IU introduces new defensive football coaches

Brian Knorr and Larry McDaniel come to Bloomington with years of experience on both sides of the ball as a player and coach in the college ranks, and they both hope to turn around what was one of the worst defenses in Division I college football last season.

After his defense finished near the bottom of Division I college football last season, Indiana football head coach Kevin Wilson decided it was time for a regime change on the defensive side of the ball. Sunday afternoon, before the men's basketball team took on Illinois at Assembly Hall, recently-hired defensive coordinator Brian Knorr and defensive line coach Larry McDaniel were introduced to the IU media.

Neither had been in town long, and both said they had had little time to interact with the current players on IU's roster while out putting the final touches on recruiting before national signing day next week.

But the excitement from both men to come into a struggling program and start fresh in one of the toughest conferences in college football was obvious.

"I've had an opportunity to come into situations where we've struggled on defense and really significantly improved, so I see this as another one of those opportunities," Knorr said.

Knorr comes to Bloomington from Wake Forest, where he most recently worked as the team's defensive coordinator for three seasons. Before, he spent time both at Air Force and Ohio University as an assistant coach as well as four seasons as a head coach at Ohio from 2001-04.

During his college playing days, Knorr played for Air Force under center, lettering three times as the quarterback of one of the most successful eras in Air Force football. During Knorr's time as a starter, his team won 30 games, the most in a three-year span in Air Force history.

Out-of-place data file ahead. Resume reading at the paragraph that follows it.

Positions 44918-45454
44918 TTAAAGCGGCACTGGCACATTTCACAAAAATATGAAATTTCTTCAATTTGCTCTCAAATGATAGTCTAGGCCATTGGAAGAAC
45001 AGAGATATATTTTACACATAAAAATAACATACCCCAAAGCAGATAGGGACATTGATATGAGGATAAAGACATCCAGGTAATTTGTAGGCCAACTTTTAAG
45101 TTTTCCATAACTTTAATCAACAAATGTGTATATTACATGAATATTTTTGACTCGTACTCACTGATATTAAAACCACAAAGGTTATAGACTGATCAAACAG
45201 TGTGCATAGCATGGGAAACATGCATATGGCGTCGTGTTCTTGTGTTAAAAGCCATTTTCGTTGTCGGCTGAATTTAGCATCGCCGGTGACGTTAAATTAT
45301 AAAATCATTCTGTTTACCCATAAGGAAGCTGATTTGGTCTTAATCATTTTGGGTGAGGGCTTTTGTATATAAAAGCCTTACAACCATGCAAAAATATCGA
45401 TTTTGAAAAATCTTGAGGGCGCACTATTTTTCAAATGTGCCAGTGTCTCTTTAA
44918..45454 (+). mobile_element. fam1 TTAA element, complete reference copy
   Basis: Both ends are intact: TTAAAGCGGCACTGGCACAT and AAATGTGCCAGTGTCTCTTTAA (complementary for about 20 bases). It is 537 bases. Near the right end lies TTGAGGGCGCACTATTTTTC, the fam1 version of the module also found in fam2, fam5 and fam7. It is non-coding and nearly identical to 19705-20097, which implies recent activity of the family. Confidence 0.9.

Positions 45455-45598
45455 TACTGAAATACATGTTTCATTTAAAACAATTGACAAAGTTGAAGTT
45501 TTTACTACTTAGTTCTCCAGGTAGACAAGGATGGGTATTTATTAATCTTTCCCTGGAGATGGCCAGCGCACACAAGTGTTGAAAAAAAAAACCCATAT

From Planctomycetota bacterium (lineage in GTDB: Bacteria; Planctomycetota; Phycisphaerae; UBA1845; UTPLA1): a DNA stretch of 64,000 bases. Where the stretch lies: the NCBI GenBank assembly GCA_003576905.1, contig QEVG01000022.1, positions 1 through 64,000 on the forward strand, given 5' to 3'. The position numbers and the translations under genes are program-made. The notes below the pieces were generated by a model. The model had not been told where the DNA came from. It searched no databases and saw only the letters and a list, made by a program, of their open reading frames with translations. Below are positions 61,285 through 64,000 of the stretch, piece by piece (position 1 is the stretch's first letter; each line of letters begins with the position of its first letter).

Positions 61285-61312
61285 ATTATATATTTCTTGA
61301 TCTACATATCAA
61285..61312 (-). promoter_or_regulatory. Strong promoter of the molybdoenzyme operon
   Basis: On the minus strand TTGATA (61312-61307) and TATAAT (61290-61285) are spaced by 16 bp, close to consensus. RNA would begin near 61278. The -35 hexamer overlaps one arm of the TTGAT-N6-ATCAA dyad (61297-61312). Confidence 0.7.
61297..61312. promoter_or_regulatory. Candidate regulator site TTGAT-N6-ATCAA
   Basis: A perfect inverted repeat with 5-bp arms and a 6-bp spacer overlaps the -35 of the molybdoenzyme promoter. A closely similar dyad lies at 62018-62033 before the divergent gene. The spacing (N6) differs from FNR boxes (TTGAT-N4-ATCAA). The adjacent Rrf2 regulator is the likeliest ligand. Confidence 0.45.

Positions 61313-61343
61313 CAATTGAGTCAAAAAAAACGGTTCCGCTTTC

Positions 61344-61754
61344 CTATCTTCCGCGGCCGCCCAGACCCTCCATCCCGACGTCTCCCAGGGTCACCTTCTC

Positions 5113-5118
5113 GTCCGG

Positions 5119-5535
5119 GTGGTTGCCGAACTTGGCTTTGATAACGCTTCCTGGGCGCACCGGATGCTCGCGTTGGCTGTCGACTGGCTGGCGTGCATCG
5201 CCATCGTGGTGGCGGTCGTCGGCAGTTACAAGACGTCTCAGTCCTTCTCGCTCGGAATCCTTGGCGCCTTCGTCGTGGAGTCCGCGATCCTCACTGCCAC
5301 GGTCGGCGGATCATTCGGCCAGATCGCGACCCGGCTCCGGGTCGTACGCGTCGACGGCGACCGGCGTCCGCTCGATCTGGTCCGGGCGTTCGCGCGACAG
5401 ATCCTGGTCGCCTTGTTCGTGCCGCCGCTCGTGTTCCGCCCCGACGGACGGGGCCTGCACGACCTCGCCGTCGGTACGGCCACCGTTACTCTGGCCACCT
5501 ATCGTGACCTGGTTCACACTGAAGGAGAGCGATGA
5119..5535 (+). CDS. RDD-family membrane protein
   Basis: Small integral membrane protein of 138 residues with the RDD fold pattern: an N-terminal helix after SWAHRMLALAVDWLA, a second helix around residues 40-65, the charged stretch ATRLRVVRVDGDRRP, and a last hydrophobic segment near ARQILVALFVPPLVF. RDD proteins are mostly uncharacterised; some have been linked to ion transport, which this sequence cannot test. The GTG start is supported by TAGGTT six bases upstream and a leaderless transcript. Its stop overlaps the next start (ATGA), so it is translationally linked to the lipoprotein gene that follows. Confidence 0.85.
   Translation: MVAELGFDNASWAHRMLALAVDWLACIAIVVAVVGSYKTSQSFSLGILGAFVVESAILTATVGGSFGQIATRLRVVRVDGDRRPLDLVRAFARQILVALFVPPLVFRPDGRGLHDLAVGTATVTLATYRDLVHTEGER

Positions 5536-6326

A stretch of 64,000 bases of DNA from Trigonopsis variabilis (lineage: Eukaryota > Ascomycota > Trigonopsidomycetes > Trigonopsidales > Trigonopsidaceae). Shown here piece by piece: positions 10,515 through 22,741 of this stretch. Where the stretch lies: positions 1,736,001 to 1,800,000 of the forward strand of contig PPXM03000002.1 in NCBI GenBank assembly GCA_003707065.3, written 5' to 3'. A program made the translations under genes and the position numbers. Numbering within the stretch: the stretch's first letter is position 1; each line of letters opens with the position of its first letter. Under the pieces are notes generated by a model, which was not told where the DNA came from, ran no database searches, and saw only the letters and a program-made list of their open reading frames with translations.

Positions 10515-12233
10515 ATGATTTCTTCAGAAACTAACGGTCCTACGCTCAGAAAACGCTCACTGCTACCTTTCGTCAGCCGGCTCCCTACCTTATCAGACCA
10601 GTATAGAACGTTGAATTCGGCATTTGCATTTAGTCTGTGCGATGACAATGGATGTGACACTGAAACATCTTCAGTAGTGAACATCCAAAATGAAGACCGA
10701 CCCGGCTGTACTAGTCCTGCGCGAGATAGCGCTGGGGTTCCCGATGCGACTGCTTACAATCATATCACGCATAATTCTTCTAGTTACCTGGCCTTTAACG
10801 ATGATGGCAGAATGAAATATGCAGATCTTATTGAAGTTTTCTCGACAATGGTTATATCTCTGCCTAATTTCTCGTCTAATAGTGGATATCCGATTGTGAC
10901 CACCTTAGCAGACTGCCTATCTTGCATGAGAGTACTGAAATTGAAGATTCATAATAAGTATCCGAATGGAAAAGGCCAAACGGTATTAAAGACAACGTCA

With his experience on the offensive side of the ball both as a player and as a head coach, Knorr said he understands better the importance of getting his group off the field to allow the offense time to work and put points on the board.

Of course, with the fast-paced Hoosier offense on the field, his players on defense may not get as much rest as he's used to, but he'll make sure they're prepared to play physical football.

"It's a challenge in college football because the rules continue to favor the offense," he said. "It's a challenge to be a defensive coordinator. It's exciting especially in this league.

"There's a tremendous diversity of schemes in this league."

McDaniel's trip to Bloomington and transition into the Big Ten may be even sweeter, though. He played for four seasons under former IU head coach Bill Mallory as a nose guard and was a captain his senior season.

He said that once he got the call from Wilson about the opportunity to return to his roots, he couldn't turn it down.

"In your career, you only get a few opportunities to come back home, and this is an opportunity to come back home," McDaniel said. "This place has a deep, deep, dear place in my heart, so when I had the opportunity to come back, it was right."

When he accepted the offer, McDaniel said he called his wife, followed by his mom and then Mallory because he said he considers him a part of his family after what he learned from him during his playing days.

"Other than my parents, he's the closest thing I have as a person," McDaniel said. "Everything I do is influenced by Bill Mallory.

"He felt good about it, and he knew what was going on because obviously the transition was tough for his family in one instance, but the transition was great for his family in another instance because I'd like to think as well as I think he does that any of his former players are his family."

McDaniel's line took on the Hoosiers last year at Memorial Stadium, falling 42-10, though they went on to finish the season 10-4, win the Mid-American Conference title and play in the Little Caesars Pizza Bowl.

He said he liked what he saw from the Hoosiers in general and is excited to get back into Big Ten football.

"It's a tradition-rich league, so from the standpoint of if it's not broke, don't fix it, and that's what this league is," he said.

Knorr said he's excited to join Wilson's staff with a team full of players who have gotten so much playing time while building up the young team Wilson's staff began with.

But while he and McDaniel are out in the homes of possible prospects over the next few weeks and beyond, IU's new defensive coordinator said above all, one thing stands out in players he wants to see in his defense.

"The number one attribute that we're looking for defensively is how important is football," he said. "If football is important enough, everything will take care of itself."

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